Out of a pure love of adventure and a thirst to drink our fill of the climbers’ Kool-Aid, we became knowledgeable in the history, traditions, styles, techniques, and tools of ascent. In the winter of 1963, three new titles appeared on dad’s bookshelf, and each strongly impacted and informed my life from that time forward. Heinrich Harrer’s classic The White Spider sparked my climber’s imagination. The Agony and the Ecstasy, Irving Stone’s evocatively characterized biographical novel of Michelangelo, drew me into a world of inspired talent, dedication, hard work, emotional surrender and sacrifice, required to produce the greatest art. The third book, lighter reading and more thrilling to my young emotions, was Toni Sailer’s account of his road to sweeping the gold medals in the alpine ski events at the 1956 Winter Olympics in Cortina, Italy. That summer, Greg and I either bouldered or climbed on 72 consecutive days of our school vacation. I was hooked for life.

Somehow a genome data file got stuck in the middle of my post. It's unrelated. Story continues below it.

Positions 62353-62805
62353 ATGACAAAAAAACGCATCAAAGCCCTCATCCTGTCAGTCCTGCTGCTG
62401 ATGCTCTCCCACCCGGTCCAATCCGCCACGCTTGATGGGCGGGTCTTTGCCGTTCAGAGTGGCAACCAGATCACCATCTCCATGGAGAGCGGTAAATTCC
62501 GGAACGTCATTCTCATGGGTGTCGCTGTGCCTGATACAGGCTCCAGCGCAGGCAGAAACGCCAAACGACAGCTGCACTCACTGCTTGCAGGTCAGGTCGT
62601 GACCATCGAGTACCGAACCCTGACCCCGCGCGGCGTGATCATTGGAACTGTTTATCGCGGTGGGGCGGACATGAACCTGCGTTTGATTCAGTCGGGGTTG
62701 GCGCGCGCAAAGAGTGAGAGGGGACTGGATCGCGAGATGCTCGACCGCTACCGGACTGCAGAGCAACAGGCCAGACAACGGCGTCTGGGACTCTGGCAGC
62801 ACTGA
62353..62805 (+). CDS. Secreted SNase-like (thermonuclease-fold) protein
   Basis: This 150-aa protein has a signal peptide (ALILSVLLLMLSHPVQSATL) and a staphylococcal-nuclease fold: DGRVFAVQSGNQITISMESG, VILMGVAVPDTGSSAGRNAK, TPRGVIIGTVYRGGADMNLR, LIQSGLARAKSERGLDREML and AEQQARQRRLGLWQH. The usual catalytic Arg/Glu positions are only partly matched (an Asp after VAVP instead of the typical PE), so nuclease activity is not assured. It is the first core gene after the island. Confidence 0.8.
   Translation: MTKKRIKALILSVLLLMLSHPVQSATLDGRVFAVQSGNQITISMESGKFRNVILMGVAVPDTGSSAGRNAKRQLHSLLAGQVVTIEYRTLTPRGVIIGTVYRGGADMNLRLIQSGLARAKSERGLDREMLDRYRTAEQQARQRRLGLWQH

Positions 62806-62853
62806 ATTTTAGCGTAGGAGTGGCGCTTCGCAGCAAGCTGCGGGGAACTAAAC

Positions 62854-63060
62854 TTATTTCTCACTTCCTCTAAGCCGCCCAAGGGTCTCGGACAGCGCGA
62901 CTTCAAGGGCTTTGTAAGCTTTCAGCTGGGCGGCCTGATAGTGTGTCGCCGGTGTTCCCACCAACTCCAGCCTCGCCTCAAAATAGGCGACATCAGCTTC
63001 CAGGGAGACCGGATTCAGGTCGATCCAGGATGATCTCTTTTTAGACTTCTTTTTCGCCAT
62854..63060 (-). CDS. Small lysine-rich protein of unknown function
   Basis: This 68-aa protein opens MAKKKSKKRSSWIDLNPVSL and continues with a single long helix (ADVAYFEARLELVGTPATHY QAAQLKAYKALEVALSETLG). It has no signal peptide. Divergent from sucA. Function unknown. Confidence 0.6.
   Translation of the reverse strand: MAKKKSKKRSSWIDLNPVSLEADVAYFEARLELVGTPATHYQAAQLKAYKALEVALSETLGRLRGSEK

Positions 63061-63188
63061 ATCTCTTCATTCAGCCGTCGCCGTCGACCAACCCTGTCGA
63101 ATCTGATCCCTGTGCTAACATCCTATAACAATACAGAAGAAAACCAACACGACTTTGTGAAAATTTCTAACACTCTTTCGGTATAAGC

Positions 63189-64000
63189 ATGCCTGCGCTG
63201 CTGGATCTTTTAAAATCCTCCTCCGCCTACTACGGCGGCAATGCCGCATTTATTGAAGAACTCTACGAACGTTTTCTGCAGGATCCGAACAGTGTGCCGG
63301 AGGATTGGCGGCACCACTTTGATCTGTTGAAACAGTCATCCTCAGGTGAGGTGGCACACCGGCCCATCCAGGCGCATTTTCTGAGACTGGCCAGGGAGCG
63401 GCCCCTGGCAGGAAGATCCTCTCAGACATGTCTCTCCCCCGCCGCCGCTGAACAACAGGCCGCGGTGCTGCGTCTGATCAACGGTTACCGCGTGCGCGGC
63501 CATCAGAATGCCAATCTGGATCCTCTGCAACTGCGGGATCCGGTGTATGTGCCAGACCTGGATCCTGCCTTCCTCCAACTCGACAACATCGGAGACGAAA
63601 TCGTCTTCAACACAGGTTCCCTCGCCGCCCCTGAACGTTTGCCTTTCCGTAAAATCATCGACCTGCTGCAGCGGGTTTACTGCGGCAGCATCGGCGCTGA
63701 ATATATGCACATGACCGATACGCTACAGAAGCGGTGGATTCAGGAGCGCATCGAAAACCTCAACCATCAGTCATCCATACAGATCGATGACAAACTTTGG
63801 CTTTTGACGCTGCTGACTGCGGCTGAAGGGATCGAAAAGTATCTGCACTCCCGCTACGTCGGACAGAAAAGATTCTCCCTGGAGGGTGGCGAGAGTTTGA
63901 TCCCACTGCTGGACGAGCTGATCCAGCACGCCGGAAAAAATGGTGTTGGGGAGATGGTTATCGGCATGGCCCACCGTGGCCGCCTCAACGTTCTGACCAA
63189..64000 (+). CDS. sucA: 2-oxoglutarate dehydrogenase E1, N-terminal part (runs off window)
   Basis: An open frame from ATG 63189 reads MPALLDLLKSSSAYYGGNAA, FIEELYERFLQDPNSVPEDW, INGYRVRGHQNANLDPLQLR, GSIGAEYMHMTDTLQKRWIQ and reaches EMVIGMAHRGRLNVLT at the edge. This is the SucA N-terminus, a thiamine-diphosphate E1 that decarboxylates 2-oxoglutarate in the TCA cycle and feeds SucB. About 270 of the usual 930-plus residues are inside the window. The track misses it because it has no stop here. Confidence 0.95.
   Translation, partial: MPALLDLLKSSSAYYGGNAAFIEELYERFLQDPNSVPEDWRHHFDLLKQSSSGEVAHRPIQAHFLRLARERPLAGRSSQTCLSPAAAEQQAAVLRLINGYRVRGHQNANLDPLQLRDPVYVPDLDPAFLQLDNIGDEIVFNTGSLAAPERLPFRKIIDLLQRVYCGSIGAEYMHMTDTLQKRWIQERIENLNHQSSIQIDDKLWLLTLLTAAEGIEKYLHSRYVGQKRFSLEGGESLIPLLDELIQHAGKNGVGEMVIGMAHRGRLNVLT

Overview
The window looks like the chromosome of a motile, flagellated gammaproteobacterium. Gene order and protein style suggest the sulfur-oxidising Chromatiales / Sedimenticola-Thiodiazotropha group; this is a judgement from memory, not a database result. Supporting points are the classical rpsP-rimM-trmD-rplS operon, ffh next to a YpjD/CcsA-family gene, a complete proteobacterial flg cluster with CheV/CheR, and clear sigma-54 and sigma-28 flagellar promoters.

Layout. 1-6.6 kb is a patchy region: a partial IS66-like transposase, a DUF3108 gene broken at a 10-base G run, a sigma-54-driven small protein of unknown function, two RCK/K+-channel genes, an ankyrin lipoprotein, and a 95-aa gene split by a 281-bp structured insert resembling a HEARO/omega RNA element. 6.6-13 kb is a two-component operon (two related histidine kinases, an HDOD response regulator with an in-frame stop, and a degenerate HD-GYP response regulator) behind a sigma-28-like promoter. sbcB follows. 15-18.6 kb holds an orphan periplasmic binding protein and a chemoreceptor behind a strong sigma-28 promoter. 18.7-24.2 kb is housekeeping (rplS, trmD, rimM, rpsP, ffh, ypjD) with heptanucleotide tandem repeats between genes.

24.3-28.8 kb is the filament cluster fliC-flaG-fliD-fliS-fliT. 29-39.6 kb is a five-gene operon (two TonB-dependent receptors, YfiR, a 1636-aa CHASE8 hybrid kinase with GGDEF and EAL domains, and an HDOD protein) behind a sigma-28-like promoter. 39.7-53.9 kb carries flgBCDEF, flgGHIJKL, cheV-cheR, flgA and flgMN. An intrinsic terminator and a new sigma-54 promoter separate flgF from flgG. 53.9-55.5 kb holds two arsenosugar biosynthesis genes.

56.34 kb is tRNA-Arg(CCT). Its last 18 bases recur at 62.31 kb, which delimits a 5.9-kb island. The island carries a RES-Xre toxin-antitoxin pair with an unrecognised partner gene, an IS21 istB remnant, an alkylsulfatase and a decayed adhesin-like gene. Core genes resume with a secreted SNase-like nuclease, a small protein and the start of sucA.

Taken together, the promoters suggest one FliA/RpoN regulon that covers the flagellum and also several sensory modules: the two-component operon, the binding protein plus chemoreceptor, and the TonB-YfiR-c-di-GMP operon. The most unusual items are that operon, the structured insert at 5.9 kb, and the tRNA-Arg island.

When Royal Robbins led the first climb of the Salathé Wall on El Capitan, it brought my attention to the differing qualities inherent in sieging a climb with fixed ropes versus lightweight alpine style. Our inclination leaned strongly toward Royal’s view: Alpine style was much better. The very next fall, when Robbins, Chouinard, Chuck Pratt, and Tom Frost climbed El Cap’s North America Wall, and we later read about their nine-day adventure in Summit magazine, our minds burst open with possibilities.